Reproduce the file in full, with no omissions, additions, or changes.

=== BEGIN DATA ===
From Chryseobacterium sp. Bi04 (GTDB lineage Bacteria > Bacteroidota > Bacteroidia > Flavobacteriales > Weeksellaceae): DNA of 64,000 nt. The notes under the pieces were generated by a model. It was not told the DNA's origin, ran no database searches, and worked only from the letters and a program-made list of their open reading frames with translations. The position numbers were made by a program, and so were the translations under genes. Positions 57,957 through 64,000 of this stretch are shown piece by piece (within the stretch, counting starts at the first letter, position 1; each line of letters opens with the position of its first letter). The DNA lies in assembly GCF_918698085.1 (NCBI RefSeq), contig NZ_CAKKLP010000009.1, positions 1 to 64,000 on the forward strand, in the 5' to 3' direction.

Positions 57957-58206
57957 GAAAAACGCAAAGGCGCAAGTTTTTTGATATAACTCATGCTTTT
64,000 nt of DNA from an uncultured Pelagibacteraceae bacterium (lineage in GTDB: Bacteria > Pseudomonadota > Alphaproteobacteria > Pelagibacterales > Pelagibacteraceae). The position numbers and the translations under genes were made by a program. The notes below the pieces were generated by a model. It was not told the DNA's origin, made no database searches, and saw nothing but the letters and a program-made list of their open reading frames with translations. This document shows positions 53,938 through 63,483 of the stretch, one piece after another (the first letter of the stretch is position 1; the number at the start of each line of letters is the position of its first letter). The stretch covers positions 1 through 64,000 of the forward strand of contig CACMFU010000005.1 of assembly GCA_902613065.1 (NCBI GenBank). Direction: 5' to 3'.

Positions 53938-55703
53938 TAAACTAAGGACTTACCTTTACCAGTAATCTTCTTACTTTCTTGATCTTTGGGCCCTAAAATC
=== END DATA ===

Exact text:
From Chryseobacterium sp. Bi04 (GTDB lineage Bacteria > Bacteroidota > Bacteroidia > Flavobacteriales > Weeksellaceae): DNA of 64,000 nt. The notes under the pieces were generated by a model. It was not told the DNA's origin, ran no database searches, and worked only from the letters and a program-made list of their open reading frames with translations. The position numbers were made by a program, and so were the translations under genes. Positions 57,957 through 64,000 of this stretch are shown piece by piece (within the stretch, counting starts at the first letter, position 1; each line of letters opens with the position of its first letter). The DNA lies in assembly GCF_918698085.1 (NCBI RefSeq), contig NZ_CAKKLP010000009.1, positions 1 to 64,000 on the forward strand, in the 5' to 3' direction.

Positions 57957-58206
57957 GAAAAACGCAAAGGCGCAAGTTTTTTGATATAACTCATGCTTTT
64,000 nt of DNA from an uncultured Pelagibacteraceae bacterium (lineage in GTDB: Bacteria > Pseudomonadota > Alphaproteobacteria > Pelagibacterales > Pelagibacteraceae). The position numbers and the translations under genes were made by a program. The notes below the pieces were generated by a model. It was not told the DNA's origin, made no database searches, and saw nothing but the letters and a program-made list of their open reading frames with translations. This document shows positions 53,938 through 63,483 of the stretch, one piece after another (the first letter of the stretch is position 1; the number at the start of each line of letters is the position of its first letter). The stretch covers positions 1 through 64,000 of the forward strand of contig CACMFU010000005.1 of assembly GCA_902613065.1 (NCBI GenBank). Direction: 5' to 3'.

Positions 53938-55703
53938 TAAACTAAGGACTTACCTTTACCAGTAATCTTCTTACTTTCTTGATCTTTGGGCCCTAAAATC